Where disciplines or institutions meet they are always challenges, and the way to respond effectively is for each to understand where the other is coming from. There is no point in just complaining about the difference, dismissing them or - in more recent practice - using schoolyard-style insults such as 'Nimby’ to deflect from real issues that need to be addressed. The solutions really do lie in grown up conversations about value, including in real term economics. Talking and learning is extremely important, while social media easily masques polarisation as conversation.
Construction and conservation are increasingly linked, but can have distinct legacies and languages, and so generate the challenges - and disputes - we see so regularly in the press. The idea of the IHBC MarketPlace is to build up an open list of contractors , educators and suppliers who are aware of conservation issues or can offer relevant that can be suitably controlled by advisers and regulators. Silos will always exist but we can try to create mechanisms to break them down. In my view DB offers a comparable mechanism to chip away at those silos and boundary walls.
In reality, for all their links, in large parts the mainstream construction sector barely engages with the culture of heritage, and so generally doesn’t understand the issues heritage – and culture – raise: why communities rebel against some housing plans; why demolition and development matters locally; or why and how heritage protection can be misused as the only way to constrain otherwise unfettered change. These are complex issues that cannot be sensibly countered by just pigeon-holing opponents as closed-minded 'nimbys' or rapacious developers.
How did you first discover DB, how do you use it and since when?
I first came across DB, on sector emails, I was so impressed with the service - especially its open accessibility and content range - that I explored with our board its potential and we agreed to fund the establishment and maintenance of the DB's Conservation Wiki.
Of course including the IHBC's conservation wiki news does make a lot of difference as well. And then it’s open and democratic, it is never simply a mouthpiece for the self-interested or their platform. Rather, it is open equally to concerned public, professionals, crafts-people, manufacturers, specialists, students and so on.
Do you have any favourite themes relating to buildings and construction, particular eras of construction, styles or any favourite building that spring to mind?
For my planning post-graduate in what was the Edinburgh college of art (though a Heriot Watt university degree) I did a detailed study of risk assessment in conservation planning, and how it could be used to better inform planning decisions. Sadly - perhaps - taking up the post of IHBC director meant i didn’t take that work further.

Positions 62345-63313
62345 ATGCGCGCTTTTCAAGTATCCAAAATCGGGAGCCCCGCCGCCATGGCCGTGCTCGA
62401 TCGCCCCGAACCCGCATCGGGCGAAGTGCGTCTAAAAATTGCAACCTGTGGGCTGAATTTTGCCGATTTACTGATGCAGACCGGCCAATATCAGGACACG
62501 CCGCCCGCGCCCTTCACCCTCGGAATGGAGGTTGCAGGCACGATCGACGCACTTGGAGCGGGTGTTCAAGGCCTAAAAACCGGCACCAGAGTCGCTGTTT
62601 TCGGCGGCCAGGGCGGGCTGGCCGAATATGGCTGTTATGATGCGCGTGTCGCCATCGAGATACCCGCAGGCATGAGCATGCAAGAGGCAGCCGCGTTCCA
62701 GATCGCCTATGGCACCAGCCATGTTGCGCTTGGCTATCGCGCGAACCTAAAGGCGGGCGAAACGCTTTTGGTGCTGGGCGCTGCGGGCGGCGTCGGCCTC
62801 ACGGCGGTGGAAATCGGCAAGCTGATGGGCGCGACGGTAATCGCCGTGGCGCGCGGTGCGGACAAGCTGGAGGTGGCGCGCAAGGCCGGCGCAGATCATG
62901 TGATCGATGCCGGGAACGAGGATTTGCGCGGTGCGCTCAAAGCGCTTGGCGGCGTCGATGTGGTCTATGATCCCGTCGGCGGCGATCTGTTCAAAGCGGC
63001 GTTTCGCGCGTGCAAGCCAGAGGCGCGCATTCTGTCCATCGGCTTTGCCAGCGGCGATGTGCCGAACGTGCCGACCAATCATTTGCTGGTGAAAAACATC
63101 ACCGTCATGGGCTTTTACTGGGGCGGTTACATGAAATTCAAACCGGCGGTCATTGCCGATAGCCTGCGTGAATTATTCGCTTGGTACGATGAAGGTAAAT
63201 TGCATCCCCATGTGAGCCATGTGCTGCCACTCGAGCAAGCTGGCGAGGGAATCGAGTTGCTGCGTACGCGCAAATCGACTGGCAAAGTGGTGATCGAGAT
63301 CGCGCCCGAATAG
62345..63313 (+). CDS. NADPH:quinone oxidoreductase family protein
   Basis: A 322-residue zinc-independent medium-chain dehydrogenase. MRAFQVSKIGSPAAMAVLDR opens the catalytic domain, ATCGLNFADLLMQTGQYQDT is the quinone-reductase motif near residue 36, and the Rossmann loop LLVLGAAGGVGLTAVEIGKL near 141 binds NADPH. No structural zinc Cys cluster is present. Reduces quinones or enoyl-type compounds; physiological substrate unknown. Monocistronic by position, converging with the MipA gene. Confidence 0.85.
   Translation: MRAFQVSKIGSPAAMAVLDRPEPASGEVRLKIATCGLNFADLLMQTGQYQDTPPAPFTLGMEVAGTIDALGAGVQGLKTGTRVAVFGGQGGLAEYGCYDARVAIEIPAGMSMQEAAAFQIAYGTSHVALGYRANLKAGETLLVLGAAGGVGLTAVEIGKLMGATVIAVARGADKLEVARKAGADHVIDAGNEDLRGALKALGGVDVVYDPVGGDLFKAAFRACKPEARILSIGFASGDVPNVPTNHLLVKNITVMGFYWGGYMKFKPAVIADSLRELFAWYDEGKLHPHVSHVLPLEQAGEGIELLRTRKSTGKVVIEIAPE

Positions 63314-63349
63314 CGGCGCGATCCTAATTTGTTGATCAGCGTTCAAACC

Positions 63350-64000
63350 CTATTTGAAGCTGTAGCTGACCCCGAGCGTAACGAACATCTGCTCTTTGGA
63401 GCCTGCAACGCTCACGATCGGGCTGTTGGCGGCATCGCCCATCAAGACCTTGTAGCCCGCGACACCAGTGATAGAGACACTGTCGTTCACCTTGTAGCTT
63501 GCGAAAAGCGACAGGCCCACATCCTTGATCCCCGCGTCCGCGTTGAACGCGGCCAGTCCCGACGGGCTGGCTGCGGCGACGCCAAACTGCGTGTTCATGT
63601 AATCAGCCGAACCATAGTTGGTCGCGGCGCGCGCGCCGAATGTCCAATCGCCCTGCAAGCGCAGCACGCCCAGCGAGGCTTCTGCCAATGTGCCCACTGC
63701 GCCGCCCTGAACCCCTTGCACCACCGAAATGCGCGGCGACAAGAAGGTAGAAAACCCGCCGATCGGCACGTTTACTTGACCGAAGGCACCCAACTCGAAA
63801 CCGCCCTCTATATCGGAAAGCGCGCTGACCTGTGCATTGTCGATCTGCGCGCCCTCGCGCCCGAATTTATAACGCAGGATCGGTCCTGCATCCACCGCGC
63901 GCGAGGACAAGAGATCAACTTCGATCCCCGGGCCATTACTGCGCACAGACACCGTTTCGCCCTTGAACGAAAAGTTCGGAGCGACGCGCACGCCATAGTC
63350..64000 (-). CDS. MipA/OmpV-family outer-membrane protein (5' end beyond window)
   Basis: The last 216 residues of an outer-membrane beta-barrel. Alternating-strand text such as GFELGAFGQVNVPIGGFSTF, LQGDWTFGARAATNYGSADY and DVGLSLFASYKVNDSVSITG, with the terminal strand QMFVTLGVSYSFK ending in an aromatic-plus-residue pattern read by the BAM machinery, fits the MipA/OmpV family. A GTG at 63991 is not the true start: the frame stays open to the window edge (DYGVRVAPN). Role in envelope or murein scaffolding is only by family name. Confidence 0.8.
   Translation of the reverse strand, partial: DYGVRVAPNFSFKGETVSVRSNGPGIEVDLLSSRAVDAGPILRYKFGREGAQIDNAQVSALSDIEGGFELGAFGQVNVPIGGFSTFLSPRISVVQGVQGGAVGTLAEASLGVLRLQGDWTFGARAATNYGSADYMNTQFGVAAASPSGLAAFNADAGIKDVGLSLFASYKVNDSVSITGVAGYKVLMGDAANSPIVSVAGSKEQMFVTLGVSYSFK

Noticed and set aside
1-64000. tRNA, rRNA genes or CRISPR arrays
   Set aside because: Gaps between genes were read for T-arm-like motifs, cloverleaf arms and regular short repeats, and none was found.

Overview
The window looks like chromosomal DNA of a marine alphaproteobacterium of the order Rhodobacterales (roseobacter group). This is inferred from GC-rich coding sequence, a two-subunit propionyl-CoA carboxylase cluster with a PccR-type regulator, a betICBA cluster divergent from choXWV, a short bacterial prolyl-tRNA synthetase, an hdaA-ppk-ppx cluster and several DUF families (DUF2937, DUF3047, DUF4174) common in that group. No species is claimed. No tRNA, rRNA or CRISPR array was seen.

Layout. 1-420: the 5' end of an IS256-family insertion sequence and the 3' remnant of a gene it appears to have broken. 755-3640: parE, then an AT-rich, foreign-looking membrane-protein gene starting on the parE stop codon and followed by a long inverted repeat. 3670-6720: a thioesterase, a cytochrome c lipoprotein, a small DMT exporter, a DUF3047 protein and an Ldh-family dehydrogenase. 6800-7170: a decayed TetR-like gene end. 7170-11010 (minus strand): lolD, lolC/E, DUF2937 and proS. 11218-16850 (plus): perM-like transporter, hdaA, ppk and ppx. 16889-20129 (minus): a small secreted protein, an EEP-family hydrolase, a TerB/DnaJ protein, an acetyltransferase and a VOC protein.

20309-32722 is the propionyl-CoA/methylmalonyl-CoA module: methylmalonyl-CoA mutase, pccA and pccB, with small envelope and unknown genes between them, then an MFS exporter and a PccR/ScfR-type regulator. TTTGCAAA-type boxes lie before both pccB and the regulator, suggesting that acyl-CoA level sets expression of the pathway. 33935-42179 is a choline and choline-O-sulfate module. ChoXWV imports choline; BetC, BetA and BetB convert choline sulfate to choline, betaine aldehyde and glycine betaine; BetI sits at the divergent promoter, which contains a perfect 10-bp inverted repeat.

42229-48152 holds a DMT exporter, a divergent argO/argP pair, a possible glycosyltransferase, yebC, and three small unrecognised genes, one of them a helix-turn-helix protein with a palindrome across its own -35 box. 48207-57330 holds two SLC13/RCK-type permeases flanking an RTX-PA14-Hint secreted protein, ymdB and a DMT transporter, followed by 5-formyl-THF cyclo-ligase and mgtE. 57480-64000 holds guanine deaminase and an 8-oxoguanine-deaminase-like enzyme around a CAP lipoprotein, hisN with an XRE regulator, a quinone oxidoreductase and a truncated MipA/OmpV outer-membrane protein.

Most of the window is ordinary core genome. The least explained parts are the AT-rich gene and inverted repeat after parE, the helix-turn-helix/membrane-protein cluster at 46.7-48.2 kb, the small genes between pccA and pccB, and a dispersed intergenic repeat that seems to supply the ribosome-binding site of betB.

Is there anything else you would like to add or highlight for our readers about yourself, the site or the news items and features that you have chosen ?
The IHBC has been investigating the submission of a petition for Royal Charter, and while currently we are focussed on member consultation, we are very keen to hear any thoughts from the readers of DB from all disciplines.
The IHBC’s Heritage MarketPlace web resource is a new way to access, promote and secure quality services, advice, guidance and more on all aspects of heritage and conservation. Here we are collating a resource of sound, well-informed services from designers, and architects to contractors and trades people, and using lists ranging from our own IHBC specialist high-end and commercial advisory listing, HESPR to more general training services and advocacy bodies. It’s centred on helping informed care of fabric and places – historic and otherwise - and is free and accessible to users.
You can find out more at https://www.designingbuildings.co.uk/wiki/IHBC_Heritage_MarketPlace
IHBC's SelfStarter page is really a quick guide to conservation learning respurces online, one that is open to anyone who wants to find out more, exploring matters from gaining experience to practice standards, research, networking and volunteering.
You can find out more at https://selfstarter.ihbc.org.uk
You can find out more at https://ihbc.org.uk/toolbox/
Nominations and feedback
It's been a really interesting revisit of why we value the DB links and what more we can take from them, so that's refreshing. The trip down the memory lane of my career has been fascinating too while I’m happy to send on nominations for future Guest Editors.
This article is based on an interview with Seán O'Reilly on September 18, 2023 and the guest editor slot on September 21, 2023.
- Heritage Research Award 2023.
- IHBC articles.
- IHBC at 25, where it came from, how it has evolved and where it might go.
- IHBC Gus Astley Student Awards 2023.
- IHBC Marsh Awards 2023 winners announced.
- Introducing the Guest Editor Programme.
- The All-Party Parliamentary Group on Conservation, Places and People.
- The IHBC Heritage Marketplace.
- The Value of Heritage report APPG CPP 2022.